The Greek codices, which posses an antiquity so high, that it surpasses even the very variety of reading, are very few in number: Although versions and fathers are of little authority where they differ from the Greek manuscripts of the New Testament, yet, where the Greek mauscripts of the New Testament differ from each other, those have the greatest authority, with which versions and fathers agree.
The text of the Latin Vulgate, where it is supported by the consent of the Latin fathers, or even of other competent witnesses, deserves the utmost consideration, on account of its singular antiquity.
The number of witnesses who support each reading of every passage ought to be carefully examined: And so, in fine, more witnesses are to be preferred to fewer; and, which is more important, witnesses who differ in country, age, and language, are to be preferred to those who are closely connected with each other; and, which is most important of all, ancient witnesses are to be preferred to modern ones.
For, since the original autographs and they were written in Greek can alone claim to be the well-spring, the amount of authority due to codices drawn from primitive sources, Latin, Greek, etc. A Reading, which does not allure by too great facility, but shines with its own native dignity of truth, is always to be preferred to those which may fairly be supposed to owe their origin to either the carelessness or the injudicious care of copyists.
Thus, a corrupted text is often betrayed by alliteration, parallelism, or the convenience of an Ecclesiastical Lection, especially at the begining or conclusion of it; from the occurence of the same words, we are led to suspect an omission; from too great facility, a gloss.
Where the passage labours under a manifold variety of readings, the middle reading is the best. There are, therefore, five principal criteria, by which to determine a disputed text.
The antiquity of the witnesses, the diversity of their extraction, and their multitude; the apparent origin of the corrupt reading, and the native colour of the genuine one. When these criteria all concur, no doubt can exist, except in the mind of a sceptic.Frequently Asked Questions Who wrote this list?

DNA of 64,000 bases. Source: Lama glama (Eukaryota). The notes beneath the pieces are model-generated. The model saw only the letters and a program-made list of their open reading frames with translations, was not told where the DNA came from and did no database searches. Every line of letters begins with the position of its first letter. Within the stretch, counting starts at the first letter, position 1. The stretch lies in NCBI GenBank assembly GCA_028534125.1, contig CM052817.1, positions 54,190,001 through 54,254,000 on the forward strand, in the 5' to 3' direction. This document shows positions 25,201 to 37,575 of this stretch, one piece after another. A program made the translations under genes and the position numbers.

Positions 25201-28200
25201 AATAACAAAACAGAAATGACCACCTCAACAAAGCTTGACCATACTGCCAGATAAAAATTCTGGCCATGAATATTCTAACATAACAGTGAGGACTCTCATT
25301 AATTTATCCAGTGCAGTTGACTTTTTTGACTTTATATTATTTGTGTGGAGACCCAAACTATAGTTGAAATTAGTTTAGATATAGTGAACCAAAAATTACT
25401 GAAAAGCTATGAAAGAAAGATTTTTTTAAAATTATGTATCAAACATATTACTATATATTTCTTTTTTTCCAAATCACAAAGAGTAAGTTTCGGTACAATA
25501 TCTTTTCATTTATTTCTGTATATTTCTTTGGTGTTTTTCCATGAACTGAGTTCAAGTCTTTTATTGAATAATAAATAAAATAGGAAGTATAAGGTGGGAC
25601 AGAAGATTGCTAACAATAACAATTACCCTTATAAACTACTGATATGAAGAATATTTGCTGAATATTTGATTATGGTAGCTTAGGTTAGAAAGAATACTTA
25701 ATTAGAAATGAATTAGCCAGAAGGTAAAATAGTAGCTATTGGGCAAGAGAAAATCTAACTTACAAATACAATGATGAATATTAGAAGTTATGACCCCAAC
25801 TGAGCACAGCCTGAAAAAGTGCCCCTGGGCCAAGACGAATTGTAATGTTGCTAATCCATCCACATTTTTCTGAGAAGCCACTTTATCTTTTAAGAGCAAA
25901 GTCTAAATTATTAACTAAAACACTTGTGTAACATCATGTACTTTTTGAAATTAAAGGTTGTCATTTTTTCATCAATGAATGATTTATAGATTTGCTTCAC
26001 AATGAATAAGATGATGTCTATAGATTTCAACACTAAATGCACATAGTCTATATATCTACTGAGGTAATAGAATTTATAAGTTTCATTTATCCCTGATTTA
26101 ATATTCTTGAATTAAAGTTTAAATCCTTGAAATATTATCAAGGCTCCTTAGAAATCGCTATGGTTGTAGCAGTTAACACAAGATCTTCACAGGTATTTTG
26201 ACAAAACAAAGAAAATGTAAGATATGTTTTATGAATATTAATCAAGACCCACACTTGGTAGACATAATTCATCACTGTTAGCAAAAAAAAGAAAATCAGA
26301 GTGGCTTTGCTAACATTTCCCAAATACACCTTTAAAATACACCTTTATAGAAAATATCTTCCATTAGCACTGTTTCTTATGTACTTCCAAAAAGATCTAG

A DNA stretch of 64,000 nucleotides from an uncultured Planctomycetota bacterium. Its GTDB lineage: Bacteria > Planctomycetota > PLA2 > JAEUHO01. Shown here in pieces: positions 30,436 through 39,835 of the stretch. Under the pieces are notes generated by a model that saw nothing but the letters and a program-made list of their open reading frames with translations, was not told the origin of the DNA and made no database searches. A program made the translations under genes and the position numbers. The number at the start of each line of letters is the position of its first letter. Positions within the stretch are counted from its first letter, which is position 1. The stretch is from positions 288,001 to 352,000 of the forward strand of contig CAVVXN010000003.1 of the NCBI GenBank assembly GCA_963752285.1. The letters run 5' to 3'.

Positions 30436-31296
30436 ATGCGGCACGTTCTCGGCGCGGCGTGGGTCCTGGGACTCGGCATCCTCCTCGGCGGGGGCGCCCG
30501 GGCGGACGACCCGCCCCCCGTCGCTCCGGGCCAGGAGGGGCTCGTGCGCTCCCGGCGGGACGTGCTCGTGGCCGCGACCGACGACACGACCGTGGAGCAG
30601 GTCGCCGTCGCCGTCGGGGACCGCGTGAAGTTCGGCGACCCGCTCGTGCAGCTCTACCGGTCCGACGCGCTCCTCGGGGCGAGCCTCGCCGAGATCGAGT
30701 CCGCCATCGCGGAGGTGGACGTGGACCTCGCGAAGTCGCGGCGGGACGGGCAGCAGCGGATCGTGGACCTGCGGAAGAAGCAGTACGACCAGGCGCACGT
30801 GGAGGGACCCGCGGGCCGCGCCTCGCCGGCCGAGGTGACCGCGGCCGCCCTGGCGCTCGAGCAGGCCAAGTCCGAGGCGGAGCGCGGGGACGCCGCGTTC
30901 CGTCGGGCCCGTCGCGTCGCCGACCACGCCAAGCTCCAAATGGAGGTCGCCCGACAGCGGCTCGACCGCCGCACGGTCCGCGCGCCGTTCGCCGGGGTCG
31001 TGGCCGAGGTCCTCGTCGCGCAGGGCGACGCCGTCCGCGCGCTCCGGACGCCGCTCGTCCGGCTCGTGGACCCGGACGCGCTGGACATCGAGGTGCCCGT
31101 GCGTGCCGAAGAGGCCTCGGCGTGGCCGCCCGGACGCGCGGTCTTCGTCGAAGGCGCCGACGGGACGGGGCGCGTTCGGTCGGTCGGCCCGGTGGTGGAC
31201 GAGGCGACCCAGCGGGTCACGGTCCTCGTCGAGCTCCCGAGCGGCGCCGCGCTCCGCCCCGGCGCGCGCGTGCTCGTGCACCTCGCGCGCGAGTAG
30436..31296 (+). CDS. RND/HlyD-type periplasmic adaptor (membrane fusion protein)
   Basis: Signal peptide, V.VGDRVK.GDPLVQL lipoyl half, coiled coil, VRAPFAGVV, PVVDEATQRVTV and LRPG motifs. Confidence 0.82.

See the heading above and the credit below to find out who wrote this list. If you don't like the selections in this list or . The Bible: A Very Short Introduction [John Riches] on barnweddingvt.com *FREE* shipping on qualifying offers.
It is sometimes said that the Bible is one of the most unread books in the world, yet has been a major force in the development of Western culture and continues to exert an enormous influence over many people's lives.
This Very Short Introduction looks at the importance accorded to the Bible. “We may be moved and induced by the testimony of the Church to an high and reverent esteem of the holy Scripture; and the heavenliness of the matter, the efficacy of the doctrine, the majesty of the style, the consent of all the parts, the scope of the whole (which is to give all glory to God), the full discovery it makes of the only way of man's .
This list represents only a tiny fraction of articles available on the New Advent website. For a more complete list, please see the full index for C or use the search box at the top of this page..
Cabeza de Vaca, Alvar Nuñez - Born at Jerez de la Frontera in Andalusia, Spain; dates of birth and death uncertain Cabot, John & Sebastian - Navigators and .
Different religious groups include different books in their biblical canons, in varying orders, and sometimes divide or combine books. Christian Bibles range from 73 books of the Catholic Church Bible, 66 books of the Protestant canon to the 81 books of the Ethiopian Orthodox Tewahedo Church canon..
The Tanakh (sometimes called the Hebrew Bible. The Original King James Version: The Superiority of the King James Bible.
The King James Bible has , words, The New International Version has 64, fewer words, The New King James Version 19, fewer words, and The Revised Standard Version 30, fewer.